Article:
I have a whole new fondness for my little black bag. I don’t have Ma Burd’s knowledge of nursing people and helping them with herbs; but you’d better believe I will keep right on filling my own little black bag with the herbal goodness from essential oils. They are one key blessing among many things I do to try and stay above the wellness line.

may emily morgan burd daniel ferris burd

May Emily Morgan Burd, seated with my grandmother, baby Verna Burd, on her lap; daughter Vera, Daniel Ferris Burd, and their son, Robert. Thanks to Aunt Maybelle for her help with my questions. Thanks to my mom for forwarding me this photo.


stage four colon cancer survivor

Sharon O’Connor is a wife, mom, and stage 4 colon cancer survivor who has been NED (“no evidence of disease”) since 2013. She loves coffee, writing, and taking walks with her husband, Tom, and their adopted Pug-Maltese mix, Ace. Sharon is grateful for wellness support strategies that work and that have helped support her personal journey with cancer.

[ More about Sharon ]

Sharon’s Note: As always, information I share about my personal journey with cancer is never intended to diagnose, treat, or cure any disease. Only your awesome doctor can do that kind of stuff. I DO intend to share strategies that have given me hope in a hugely hopeless situation. I started using essential oils in Spring 2017. God puts the things we need in our paths at the time we need them and oils have been a game changer for my life as a cancer survivor. You can see different resources I’ve used along the way since 2010 on the What I Did That Helped page.



stress and cancer

Cancer Smarts: Twelve Things about Carrying Stress (and how to not let it break you down)

Cancer, Cancer Resources, Encouragement

“It’s not the load that breaks you down. It’s the way you carry it.” – Lou Holtz

The truth in this statement is a little painful to acknowledge. I’ve been good at some things in life. Carrying heavy loads has not been one of them. The context for every person is different but the problems from stress are very real! Since I can’t quite tell you how to keep from getting cancer allow me to share some things I’ve learned about dealing with the stress-load of life as a cancer survivor.

1. You can’t do it all.

2. Let people help.

3. Do work that you love.

4. If you don’t love your work and a change is not feasible, do things you love outside of work to recharge and refresh and protect your sanity and joy.

5. It’s OK to be angry. It’s not OK to not deal with anger properly.

6. Know your personality. Are you energized by being with people, or away from people? I unashamedly make it a point to do things that nourish my body, mind, soul and spirit. Therefore I purposefully avoid things, people and places that sap my body, mind, soul and spirit. I recharge in quietness. You can actually take a free personality test right here to gain insight into your personality:

7. Take care of yourself. Eat right. Exercise gently in a way the helps your body and doesn’t hurt physically. Sleep plenty. Get fresh air. Soak in natural sunshine for 15-20 minutes without sunscreen. Walk barefoot. Be grateful.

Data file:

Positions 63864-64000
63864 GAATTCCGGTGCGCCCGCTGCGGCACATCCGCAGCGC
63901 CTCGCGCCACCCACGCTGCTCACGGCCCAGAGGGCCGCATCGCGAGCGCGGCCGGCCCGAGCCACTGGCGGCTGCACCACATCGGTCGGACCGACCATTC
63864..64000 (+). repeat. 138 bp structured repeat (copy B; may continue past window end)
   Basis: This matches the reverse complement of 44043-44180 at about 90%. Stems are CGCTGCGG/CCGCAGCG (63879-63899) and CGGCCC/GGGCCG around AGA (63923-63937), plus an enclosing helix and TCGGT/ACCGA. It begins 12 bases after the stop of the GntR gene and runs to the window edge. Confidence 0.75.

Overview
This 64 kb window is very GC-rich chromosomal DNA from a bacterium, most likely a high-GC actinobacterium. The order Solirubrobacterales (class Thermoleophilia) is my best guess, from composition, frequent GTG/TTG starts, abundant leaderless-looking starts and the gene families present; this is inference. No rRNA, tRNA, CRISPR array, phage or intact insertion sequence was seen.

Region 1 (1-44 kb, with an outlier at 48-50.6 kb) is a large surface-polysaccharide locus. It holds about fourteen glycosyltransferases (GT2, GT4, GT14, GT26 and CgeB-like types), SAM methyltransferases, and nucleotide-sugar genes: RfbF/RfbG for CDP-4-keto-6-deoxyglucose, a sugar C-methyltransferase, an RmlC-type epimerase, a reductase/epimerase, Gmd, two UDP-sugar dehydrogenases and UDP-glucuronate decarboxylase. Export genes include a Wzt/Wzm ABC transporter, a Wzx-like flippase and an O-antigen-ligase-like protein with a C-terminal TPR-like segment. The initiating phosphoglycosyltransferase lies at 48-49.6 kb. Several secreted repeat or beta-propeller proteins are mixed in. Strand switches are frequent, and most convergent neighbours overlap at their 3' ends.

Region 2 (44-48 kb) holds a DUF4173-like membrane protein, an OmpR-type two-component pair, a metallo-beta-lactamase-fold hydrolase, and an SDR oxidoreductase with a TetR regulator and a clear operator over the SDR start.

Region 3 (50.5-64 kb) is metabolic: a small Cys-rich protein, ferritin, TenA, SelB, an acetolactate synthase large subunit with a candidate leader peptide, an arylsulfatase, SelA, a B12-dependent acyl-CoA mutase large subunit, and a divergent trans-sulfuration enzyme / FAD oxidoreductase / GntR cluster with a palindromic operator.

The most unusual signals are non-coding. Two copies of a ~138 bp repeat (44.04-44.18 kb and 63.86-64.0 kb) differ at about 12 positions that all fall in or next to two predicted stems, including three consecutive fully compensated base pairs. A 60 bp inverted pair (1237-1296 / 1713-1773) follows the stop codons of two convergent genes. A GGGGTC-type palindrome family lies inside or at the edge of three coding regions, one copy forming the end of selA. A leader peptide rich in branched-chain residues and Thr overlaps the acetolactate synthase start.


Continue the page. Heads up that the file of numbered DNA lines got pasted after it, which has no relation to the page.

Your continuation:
8. Take care of your soul. When I don’t spend time with God through scripture reading and prayer I notice a difference in my outlook and the way I handle stress throughout the day. When I stop and start the day with time talking to the God who created me and knows every detail of my past, present, and future, I’m grounded. Settled. De-stressed. Focused. Loved.

9. Simplify your life.

10. Get things right with God.

11. Get things right with the people you love.

12. Show kindness and respect to the people you don’t love.

12a. Cheery fresh flowers make burdens lighter.

It’s all connected.

Cutting out a tumor can remove the cancer. What about the environment in the body that allowed the cancer to grow? Perhaps we need to find ways to nourish and heal the body beyond the standard cutting, poisoning and burning approaches of cancer treatment. I speak respectfully from personal experience. I went through treatment twice. The first time we were flat out running through a gauntlet of fear. The second time I was angry and I tried to use that anger to arm myself with knowledge. I felt less stress about the situation; I felt like I had some control in the chaos after I prayed with my husband. We did our best to make decisions armed with faith and good information. We were confident that, no matter the outcome, God was (and is) in control.

I am not telling you to not go to your oncologist (I did). I’m telling you that you’ll need to accept responsibility to really understand the impact of treatment upon your body. What are the pro’s and con’s? Are there ways to protect the body during chemo and radiation while helping standard medical treatment approaches to work better? What are you, the person who will go through this treatment, comfortable with, in conjunction with your doctor?

Once you pray and consider all options, you go forward one day at a time.

“Stress has a profound impact on how your body’s systems function,” says Lorenzo Cohen, Ph.D., professor of General Oncology and Behavioral Science, and director of the Integrative Medicine Program at MD Anderson. Health experts are still sorting out whether stress actually causes cancer. Yet there’s little doubt that it promotes the growth and spread of some forms of the disease. Put simply, “stress makes your body more hospitable to cancer,” Cohen says.” The article goes on to share information about two kinds of stress – short term stress, and chronic stress, which is long-term and more damaging. Read the article here: